Jefferson would 'love' to return to Boston

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Jefferson would 'love' to return to Boston

BOSTON When Doc Rivers watches former Celtic Al Jefferson on video now, he's amazed at what he sees -- and we're not talking about the significant weight loss, either.
"He just keeps getting better and better," Rivers said. "The thing that I thought I'd never say about Al, but Al's becoming a better passer and I'm very happy about that for him."
Indeed, the once-overweight big man who entered the NBA straight out of high school has evolved into one of the more offensively-gifted big men in the NBA with multiple means in which to impact games for the Utah Jazz.
On Wednesday, he delivered a solid performance of 13 points and 14 rebounds against his former team. But the C's still managed to escape with a win, 98-93.
With his size, experience and skill set, it's a given that Jefferson will be one of the more sought-after players this summer when he becomes a free agent.
"I'll cross that bridge when I get there. You don't want to think too far ahead," Jefferson said. "You have to take are of business, day by day. I really believe if I do my part, everything will work out."
Jefferson has said he's focused on doing all he can to get the Jazz back to the playoffs for the second straight year, but added that he would consider a return to Boston when he becomes a free agent.
"This is my first home," said Jefferson, who added that he loves it in Utah because they do things the right way, "kind of like Boston."
"This will always be my home away from home, first place I've been; gave me a chance when nobody else did," added Jefferson. "If that (returning to Boston) ever happened, I'd love to do that again. But right now, it's all about taking care of business and finishing the season off right."
Doing that means getting back to the playoffs, something that was a bit unexpected for the Jazz last season.
That experience bodes well for Jefferson, who had not been to the postseason since his days with the Celtics.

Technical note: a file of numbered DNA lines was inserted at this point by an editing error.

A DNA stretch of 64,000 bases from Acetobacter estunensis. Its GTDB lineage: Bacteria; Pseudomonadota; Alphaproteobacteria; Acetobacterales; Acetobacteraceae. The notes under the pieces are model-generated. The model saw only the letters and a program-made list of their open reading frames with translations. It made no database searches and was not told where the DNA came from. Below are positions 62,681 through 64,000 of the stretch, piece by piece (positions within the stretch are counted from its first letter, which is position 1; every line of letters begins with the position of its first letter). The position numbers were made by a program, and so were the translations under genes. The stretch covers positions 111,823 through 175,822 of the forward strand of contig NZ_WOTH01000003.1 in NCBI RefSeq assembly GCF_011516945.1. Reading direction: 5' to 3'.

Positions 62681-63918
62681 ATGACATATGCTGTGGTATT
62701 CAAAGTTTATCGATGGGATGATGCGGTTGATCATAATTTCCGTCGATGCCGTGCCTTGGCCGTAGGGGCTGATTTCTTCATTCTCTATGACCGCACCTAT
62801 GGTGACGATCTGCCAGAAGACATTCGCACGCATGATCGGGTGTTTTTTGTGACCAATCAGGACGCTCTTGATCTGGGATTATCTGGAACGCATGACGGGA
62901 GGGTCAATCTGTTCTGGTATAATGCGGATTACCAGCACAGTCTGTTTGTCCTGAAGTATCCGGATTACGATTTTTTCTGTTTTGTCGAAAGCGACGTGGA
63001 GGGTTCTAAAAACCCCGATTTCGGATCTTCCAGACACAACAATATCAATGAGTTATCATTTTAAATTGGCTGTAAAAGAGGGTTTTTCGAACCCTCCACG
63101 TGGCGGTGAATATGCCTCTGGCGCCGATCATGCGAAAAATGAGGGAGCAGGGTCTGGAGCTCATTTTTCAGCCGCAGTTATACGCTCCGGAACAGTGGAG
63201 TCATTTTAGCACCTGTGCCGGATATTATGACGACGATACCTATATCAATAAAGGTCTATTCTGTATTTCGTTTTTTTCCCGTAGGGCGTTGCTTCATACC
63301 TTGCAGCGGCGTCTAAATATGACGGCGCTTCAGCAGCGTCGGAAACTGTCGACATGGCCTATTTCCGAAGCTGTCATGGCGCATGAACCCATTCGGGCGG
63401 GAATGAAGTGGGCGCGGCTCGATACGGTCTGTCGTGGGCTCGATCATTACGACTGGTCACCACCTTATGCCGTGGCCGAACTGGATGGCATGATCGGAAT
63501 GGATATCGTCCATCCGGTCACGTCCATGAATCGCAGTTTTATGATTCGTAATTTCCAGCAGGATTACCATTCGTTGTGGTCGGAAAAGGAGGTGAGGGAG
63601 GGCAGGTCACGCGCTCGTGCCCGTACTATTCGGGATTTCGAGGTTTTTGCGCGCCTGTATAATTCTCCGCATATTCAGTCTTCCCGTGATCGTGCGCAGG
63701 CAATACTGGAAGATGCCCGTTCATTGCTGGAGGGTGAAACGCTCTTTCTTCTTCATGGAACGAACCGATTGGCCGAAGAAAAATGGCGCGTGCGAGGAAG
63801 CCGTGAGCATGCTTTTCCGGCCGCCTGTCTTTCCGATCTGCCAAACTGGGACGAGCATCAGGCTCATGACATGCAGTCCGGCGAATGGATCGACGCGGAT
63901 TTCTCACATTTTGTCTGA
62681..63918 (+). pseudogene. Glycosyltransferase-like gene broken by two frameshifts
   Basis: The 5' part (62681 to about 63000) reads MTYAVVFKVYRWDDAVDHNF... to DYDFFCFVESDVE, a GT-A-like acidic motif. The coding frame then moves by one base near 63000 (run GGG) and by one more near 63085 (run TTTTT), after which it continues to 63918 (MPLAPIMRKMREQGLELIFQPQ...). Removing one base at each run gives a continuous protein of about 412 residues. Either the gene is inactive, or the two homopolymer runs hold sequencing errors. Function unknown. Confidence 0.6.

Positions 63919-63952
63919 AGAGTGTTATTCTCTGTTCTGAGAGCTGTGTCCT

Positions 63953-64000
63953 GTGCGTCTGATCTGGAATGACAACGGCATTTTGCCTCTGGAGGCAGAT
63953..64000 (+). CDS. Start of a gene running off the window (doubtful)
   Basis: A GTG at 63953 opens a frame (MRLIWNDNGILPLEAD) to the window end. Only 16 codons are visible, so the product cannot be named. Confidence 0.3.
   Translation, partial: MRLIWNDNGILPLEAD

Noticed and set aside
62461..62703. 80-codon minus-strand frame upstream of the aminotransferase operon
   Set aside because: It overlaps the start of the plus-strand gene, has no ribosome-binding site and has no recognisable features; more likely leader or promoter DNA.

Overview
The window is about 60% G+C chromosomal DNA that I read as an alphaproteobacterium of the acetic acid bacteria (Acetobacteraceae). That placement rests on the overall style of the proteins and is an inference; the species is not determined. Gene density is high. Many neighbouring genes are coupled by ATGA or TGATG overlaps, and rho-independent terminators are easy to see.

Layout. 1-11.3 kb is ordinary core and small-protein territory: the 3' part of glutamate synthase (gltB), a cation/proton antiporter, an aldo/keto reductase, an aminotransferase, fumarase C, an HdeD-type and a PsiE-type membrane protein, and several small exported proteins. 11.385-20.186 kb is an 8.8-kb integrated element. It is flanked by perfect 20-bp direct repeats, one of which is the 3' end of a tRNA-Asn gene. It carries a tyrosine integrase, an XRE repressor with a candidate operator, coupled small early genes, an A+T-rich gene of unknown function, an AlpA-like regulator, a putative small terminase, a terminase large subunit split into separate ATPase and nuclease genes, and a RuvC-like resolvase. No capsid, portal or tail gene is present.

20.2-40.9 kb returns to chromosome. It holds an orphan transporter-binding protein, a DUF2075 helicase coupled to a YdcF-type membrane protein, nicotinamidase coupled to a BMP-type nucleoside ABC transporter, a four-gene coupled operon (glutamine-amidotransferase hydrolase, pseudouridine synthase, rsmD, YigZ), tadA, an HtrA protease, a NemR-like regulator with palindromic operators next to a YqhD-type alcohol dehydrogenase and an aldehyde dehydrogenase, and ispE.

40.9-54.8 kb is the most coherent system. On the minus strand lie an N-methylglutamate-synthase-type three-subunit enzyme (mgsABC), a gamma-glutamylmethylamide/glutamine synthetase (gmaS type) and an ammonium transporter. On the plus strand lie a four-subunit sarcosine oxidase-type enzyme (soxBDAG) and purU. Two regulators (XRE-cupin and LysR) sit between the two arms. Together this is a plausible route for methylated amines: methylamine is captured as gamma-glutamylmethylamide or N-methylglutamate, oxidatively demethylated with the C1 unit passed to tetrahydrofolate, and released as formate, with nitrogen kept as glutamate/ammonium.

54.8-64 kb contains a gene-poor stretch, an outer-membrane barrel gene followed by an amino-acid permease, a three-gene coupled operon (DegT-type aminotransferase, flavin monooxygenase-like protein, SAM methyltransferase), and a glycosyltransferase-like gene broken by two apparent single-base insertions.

"Making that playoff run, he was a big part of that last year," Rivers said "That's kind of re-stoked him. It's good. He's a heck of a guy."
And a heck of a player who isn't the same wide-eyed youngster learning all he could from the slew of Celtics veterans ahead of him on the depth chart.
These days, he's the one doling out advice to youngsters like Derrick Favors and Enes Kanter.
"I think what probably surprises Al is how quickly you become a veteran," Rivers said. "And now, you have to give direction. It happens quickly."

Mitchell, Hogan reportedly good to go for AFC title game

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Mitchell, Hogan reportedly good to go for AFC title game

FOXBORO -- The Patriots haven't had all of their receivers simultaneously healthy and in uniform since they acquired Michael Floyd on waivers last month. That appears as though it could change Sunday. 

According to ESPN's Adam Schefter, wideouts Malcolm Mitchell (knee) and Chris Hogan (thigh) are expected to play in the AFC title game. Tight end Martellus Bennett (knee) is also expected to play, per Schefter. All three were listed as questionable on the team's injury report. 

Mitchell has not seen game action since injuring his knee mid-way through the third quarter against the Jets in Week 16. Hogan suffered a thigh injury against the Texans last week, left the game in the third quarter and did not return. 

Patriots receiver Danny Amendola was also listed on this week's injury report with an ankle issue. Last week, he played in his first game since Week 13.

If Mitchell, Hogan and Amendola are all healthy enough to play, the Patriots will have their choice of five wideouts against the Steelers since Julian Edelman and Floyd are also physically able to suit up.